But to me SETI is a waste of time and resources, all signals we emit and look for obey the cosmic light speed limit. We are either looking back at far away galaxies too young to habor life, or very small number of neighbouring galaxies with negligible chance of finding life.

This is like fishing for a needle in an ocean the volume of the solar system with a rowing boat.

RE: Start STI instead.
By ClownPuncher on 8/9/2011 11:48:23 AM , Rating: 4
Since it is almost exclusively privately funded now, I don't see how it can bother anyone. At least they are attempting to do something.

RE: Start STI instead.
By bobsmith1492 on 8/9/2011 12:11:54 PM , Rating: 1
Doing something stupid is typically worse than doing nothing at all.

I could stand around all day flapping my arms trying to fly. At least I'm doing SOMETHING. If enough people did the same, eventually someone would learn to fly, right?

In reality, resources can be better spent somewhere they are likely to make a difference.

If wealthy authors and whatnot want to waste money on this project that is their prerogative, though. I would suggest investing in research into faster-than-light communication or travel or into theoretical physics if they are serious about getting out into the universe.

RE: Start STI instead.
By ClownPuncher on 8/9/2011 12:36:04 PM , Rating: 2
Are you investing in research?

RE: Start STI instead.
By MrBlastman on 8/9/2011 1:41:20 PM , Rating: 2
How can we "get out into the universe" and raise our odds for survival?

By knowing what is out there. While you make it sound simple to "get out there," once you are there, how do you keep track of where you are, figure out how to get back or... pick the right spots to go to?

SETI is privately funded. It doesn't hurt anything. Carl Sagan himself said that the odds of us finding anything out there is next to nothing using the methods that SETI employs. However, the slim chance that we do find something would have such profound implications that we are foolish to not even try.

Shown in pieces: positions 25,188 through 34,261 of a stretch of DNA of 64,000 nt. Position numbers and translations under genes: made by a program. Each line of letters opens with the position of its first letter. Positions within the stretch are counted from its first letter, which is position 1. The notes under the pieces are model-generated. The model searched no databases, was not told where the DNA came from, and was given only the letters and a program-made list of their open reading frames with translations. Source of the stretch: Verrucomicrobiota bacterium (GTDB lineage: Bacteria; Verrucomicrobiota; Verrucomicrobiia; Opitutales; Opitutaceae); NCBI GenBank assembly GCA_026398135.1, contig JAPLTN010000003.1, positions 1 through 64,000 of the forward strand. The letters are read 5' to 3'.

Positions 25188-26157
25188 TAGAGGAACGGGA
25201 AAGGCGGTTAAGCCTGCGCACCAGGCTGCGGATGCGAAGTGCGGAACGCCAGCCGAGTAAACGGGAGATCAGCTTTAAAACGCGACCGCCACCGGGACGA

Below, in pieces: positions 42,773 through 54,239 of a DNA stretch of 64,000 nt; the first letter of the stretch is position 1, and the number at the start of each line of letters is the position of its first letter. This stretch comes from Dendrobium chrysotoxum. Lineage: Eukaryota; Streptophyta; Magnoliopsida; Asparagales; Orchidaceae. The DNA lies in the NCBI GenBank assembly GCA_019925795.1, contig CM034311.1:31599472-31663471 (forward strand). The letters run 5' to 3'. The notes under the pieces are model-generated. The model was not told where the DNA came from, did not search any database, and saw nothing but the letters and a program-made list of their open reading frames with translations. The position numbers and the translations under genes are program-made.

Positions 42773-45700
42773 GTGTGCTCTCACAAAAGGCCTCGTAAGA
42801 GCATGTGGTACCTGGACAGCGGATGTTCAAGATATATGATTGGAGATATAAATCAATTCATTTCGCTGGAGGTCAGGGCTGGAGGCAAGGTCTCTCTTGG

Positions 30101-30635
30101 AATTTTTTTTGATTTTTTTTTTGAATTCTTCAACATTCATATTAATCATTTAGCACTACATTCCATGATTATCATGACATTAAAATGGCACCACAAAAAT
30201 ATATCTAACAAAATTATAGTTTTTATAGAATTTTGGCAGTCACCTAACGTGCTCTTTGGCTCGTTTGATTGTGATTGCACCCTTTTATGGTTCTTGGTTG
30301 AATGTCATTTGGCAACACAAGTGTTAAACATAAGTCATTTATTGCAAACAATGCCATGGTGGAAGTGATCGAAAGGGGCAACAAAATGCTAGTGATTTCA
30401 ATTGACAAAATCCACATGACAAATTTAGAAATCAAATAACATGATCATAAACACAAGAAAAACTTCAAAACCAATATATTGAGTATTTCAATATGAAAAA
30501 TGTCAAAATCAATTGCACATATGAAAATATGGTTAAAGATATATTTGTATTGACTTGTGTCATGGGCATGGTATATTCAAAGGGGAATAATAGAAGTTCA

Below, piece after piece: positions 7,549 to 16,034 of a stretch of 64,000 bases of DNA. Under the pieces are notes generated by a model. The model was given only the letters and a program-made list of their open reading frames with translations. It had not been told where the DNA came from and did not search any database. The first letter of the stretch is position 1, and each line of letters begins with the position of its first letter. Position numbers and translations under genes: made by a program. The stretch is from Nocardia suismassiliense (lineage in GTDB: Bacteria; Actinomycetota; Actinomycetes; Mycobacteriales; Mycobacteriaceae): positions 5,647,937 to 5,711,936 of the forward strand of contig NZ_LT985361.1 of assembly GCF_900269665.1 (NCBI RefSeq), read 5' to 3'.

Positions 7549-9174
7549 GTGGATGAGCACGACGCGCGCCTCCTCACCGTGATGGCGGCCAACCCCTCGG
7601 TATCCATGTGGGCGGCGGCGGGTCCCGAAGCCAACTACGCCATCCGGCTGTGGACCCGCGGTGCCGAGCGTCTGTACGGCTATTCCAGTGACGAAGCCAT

It would change everthing. We need extraordinary evidence to get us there though. SETI is one of those such means to point us in a new direction.

RE: Start STI instead.
By TSS on 8/9/2011 4:49:26 PM , Rating: 2
Doing something stupid is typically worse than doing nothing at all.

Good judgement comes from experience. Experience comes from Bad judgement.

Plus i consider doing nothing pretty stupid. It's better to just do the right thing first time round.

RE: Start STI instead.
By delphinus100 on 8/9/2011 7:56:57 PM , Rating: 2
If wealthy authors and whatnot want to waste money on this project that is their prerogative, though. I would suggest investing in research into faster-than-light communication or travel or into theoretical physics if they are serious about getting out into the universe.

The possibility of intelligent life elsewhere may be high or low, but it inherently violates no law of physics itself.

There are many who would say that looking for anything FTL is also 'wasting money on a project' on that basis.

(Personally, I say, do both. It's not an either/or proposition...indeed the existence of one, may tell us something about the possibility of the other.)

RE: Start STI instead.
By delphinus100 on 8/9/2011 7:47:29 PM , Rating: 2
SETI isn't looking for extra-galactic signals. Just not practical. There's plenty of territory to search, here in the Milky Way...

RE: Start STI instead.
By MozeeToby on 8/9/2011 1:56:05 PM , Rating: 2
Build a probe and send it out to the nearest star known to have some raw materials, when it gets there have it build 20 copies of itself and send them out. Rinse and repeat until you have a probe in every solar system in the galaxy. Should take less than one million years, aka a blink of an eye in cosmological time scales.

The probes can be intelligent enough to make direct contact with anyone they find. They can also run a galactic scale network keeping each other relatively up to date on what, if anything, the home civilization is up to and to relay information back.

If you really want to get crazy and assume sufficiently advanced technology, you can even have the probes contain digitized copies of the genetic diversity of the home planet and mechanically manufacture lifeforms based on the digitized designs, up to and including raising a new generation of the origin species.

RE: Start STI instead.
By MrBlastman on 8/9/2011 2:03:39 PM , Rating: 2